For the measurement of modern temperatures there arc two standard thermometers: the Fahrenheit used in this country and England for ordinary purposes, and the Centigrade used in Continental countries, and by scientists.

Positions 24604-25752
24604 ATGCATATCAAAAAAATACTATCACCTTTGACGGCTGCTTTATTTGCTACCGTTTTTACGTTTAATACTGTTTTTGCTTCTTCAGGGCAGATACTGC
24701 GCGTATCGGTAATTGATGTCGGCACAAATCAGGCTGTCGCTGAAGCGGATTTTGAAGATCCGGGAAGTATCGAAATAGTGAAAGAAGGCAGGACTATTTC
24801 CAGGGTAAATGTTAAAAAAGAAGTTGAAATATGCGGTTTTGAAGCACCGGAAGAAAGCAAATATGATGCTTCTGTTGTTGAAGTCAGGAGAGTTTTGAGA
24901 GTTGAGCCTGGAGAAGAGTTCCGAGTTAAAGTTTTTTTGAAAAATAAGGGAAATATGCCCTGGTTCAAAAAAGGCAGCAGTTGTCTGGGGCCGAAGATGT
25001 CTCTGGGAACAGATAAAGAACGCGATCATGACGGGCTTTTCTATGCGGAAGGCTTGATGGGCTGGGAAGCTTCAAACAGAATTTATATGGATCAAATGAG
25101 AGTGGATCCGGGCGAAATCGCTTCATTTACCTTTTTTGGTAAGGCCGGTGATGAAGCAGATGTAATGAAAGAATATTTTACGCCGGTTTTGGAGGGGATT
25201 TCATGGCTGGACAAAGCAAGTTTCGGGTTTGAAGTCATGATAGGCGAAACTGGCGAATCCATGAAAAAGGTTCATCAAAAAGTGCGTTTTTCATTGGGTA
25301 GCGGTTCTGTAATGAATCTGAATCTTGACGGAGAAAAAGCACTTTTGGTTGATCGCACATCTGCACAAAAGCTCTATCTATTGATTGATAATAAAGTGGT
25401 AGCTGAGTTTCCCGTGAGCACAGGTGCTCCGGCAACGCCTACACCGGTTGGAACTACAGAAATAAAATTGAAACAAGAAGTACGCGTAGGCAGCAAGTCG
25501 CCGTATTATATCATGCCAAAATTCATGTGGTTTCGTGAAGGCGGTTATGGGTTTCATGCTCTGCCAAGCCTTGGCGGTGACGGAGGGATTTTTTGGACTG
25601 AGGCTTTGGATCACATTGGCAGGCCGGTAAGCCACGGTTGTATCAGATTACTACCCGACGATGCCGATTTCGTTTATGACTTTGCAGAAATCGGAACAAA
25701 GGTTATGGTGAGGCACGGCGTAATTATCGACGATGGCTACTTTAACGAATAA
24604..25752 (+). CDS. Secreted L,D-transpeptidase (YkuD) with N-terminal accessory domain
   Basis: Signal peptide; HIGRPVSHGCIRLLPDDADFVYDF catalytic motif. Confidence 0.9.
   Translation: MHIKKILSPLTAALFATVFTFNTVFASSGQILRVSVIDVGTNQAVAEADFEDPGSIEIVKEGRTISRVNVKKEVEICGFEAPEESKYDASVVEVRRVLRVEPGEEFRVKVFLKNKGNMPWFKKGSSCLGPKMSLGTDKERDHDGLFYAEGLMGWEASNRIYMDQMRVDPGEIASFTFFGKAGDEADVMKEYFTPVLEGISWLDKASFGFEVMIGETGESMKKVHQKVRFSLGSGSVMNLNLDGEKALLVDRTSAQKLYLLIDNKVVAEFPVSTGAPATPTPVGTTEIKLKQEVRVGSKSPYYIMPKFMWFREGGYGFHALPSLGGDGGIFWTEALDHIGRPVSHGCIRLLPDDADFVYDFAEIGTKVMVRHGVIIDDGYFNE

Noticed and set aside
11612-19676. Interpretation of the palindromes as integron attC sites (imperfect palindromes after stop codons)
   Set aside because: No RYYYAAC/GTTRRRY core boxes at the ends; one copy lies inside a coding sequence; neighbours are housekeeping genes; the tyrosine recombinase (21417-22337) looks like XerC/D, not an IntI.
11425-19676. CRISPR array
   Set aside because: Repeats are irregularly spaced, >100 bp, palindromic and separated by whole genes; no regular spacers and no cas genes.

A thermometer consists of a cylindrical glass tube of a uniform bore and diameter, sealed at one end. A fluid is first placed in the tube, which then is heated until the fluid expands and fills the tube, thereby driving out the air. It is necessary to create a vacuum; otherwise the air would prevent the fluid from expanding in the closed tube. After the air has been driven out the tube is sealed. It is then placed in an atmosphere of free steam representing the boiling point of water, and next in an ice bath consisting of broken pieces of ice floating in water. The positions of the liquid at both of these points are marked on the tube, the boiling point representing 212° F. and the freezing point 32° F. The intervening distance between these two points is divided into 180 divisions and each division is called a degree. The Centigrade thermometer has 100 divisions between these two points. Mercury is especially adapted for use in thermometers on account of the uniformity with which it increases in volume, and also on account of its extremely high boiling point. Alcohol colored with some dyestuff is used in cheap household thermometers.